Skip Navigation LinksHome > May 2003 - Volume 35 - Issue 5 > COMPARISON OF ANAEROBIC THRESHOLD USING NIRS AND VENTILATION...
Medicine & Science in Sports & Exercise:
C-15J Free Communication/Poster Anaerobic Threshold

COMPARISON OF ANAEROBIC THRESHOLD USING NIRS AND VENTILATION METHODS IN MALES AND FEMALES

Dubé, J J.1; Robertson, R J. (FACSM)1; Andreacci, J L.1; Rutkowski, J J.1; Jenkinson, D1; Dupain, M1; Brennen, C1; Goss, F L. (FACSM)1

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1Center for Exercise and Health-Fitness Research, University of Pittsburgh, Pittsburgh, PA 15261

(Sponsor: Robert J. Robertson, FACSM)

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PURPOSE

This investigation compared anaerobic threshold (AT) measurements using near infrared spectroscopy (NIRS) and ventilation (V-slope, ventilatory equivalents, and excess CO2) detection methods.

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METHODS

Twenty two males (age 24.2 ± 3.5 yr) and 22 females (age 21.1 ± 3.5 yr) participated as subjects. All subjects completed a single incremental cycle ergometer exercise test to exhaustion during which ventilatory gas exchange variables were obtained using open circuit spirometry. Vastus lateralis oxygenation values were obtained using NRIS. The cycle ergometer test consisted of increasing power output (50 W for males and 25 W for females) every 3 min.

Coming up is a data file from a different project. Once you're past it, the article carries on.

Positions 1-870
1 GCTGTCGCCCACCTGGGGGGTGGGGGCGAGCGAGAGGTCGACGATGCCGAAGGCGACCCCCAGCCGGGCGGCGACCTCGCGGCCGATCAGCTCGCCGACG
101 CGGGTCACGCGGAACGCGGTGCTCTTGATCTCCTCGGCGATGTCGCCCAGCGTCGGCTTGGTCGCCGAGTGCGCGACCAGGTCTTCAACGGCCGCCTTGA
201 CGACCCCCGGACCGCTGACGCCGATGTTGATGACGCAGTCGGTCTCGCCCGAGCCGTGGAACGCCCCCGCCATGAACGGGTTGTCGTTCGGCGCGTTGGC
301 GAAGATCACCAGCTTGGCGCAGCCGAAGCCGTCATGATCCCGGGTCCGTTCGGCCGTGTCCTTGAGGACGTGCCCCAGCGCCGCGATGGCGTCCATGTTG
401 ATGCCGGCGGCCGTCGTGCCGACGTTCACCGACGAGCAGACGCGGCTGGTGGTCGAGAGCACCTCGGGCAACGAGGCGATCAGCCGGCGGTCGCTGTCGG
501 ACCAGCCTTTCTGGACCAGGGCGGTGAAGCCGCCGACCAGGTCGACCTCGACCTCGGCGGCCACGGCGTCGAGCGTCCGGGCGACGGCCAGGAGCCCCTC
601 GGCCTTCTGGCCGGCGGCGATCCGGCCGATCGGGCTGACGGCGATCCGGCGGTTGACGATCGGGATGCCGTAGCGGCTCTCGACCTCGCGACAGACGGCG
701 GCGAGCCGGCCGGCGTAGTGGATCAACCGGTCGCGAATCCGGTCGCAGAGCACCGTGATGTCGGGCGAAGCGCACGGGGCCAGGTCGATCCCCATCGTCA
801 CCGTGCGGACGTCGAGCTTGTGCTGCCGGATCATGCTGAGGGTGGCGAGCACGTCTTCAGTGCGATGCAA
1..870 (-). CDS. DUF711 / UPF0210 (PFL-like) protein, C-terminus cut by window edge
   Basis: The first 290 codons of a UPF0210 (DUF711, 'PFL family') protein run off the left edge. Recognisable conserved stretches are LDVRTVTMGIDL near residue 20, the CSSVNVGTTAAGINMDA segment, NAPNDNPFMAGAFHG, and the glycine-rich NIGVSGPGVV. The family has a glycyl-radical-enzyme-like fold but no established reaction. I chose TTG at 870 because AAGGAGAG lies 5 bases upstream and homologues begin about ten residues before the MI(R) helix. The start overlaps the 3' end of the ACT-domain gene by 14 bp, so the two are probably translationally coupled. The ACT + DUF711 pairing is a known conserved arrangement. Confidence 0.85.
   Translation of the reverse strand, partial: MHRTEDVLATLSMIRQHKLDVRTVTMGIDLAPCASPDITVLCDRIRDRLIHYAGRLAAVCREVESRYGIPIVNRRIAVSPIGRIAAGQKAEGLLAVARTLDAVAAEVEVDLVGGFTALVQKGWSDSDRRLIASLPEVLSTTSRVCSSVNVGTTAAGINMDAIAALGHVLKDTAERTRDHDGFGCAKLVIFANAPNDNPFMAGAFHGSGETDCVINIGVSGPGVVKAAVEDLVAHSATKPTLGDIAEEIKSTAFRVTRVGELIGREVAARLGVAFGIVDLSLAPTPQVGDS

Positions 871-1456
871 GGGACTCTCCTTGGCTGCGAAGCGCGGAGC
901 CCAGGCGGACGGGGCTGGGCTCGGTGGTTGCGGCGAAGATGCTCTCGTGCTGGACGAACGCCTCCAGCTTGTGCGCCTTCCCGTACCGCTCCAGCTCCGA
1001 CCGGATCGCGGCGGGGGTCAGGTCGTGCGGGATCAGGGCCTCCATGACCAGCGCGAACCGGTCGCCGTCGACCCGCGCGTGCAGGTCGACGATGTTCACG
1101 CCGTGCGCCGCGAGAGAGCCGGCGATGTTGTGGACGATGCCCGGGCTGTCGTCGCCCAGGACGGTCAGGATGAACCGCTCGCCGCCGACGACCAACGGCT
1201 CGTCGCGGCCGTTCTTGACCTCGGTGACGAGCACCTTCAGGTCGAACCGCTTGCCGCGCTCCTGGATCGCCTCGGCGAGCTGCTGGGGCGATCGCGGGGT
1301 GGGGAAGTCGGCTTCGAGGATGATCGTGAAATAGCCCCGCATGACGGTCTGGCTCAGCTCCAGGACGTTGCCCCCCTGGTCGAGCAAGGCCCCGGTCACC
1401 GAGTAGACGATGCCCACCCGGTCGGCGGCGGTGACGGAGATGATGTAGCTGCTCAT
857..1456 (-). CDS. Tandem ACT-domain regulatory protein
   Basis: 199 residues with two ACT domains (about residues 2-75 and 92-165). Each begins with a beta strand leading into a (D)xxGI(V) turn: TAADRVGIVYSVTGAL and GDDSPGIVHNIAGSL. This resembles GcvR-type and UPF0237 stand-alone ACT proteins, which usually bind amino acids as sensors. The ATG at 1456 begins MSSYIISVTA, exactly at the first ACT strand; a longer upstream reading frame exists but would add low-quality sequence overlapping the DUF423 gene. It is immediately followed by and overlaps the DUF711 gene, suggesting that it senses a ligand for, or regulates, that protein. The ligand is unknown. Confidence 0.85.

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RESULTS

Student t-tests indicated males had higher (p < 0.05) values for height, weight, age, VO2peak (L/min), and maximum power output (W). Females had higher (p < 0.05) percent body fat and total exercise time. Significant (p < 0.05) gender specific correlations for measurements of AT were noted between the NIRS and V-slope (r = 0.85, r = 0.78), ventilatory equivalents (r = 0.68, r = 0.50), and excess CO2 (r = 0.91, r = 0.83), for males and females, respectively. A 2-factor (method × sex) ANOVA indicated sex differences (p < 0.05) with respect to VO2(L/min), percent VO2peak, power output (W), and time at the AT. The percent VO2peak and power (W) at the AT were higher (p < 0.05) for the NIRS than ventilation methods. No other differences for measures of the AT were noted between methods.

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CONCLUSIONS

These data suggest that the use of the non-invasive relatively inexpesive NIRS system is an acceptable method for the determination of AT. Further research is needed to determine the utility of NIRS in tracking training adaptations and assessing interindividual differences.

©2003The American College of Sports Medicine

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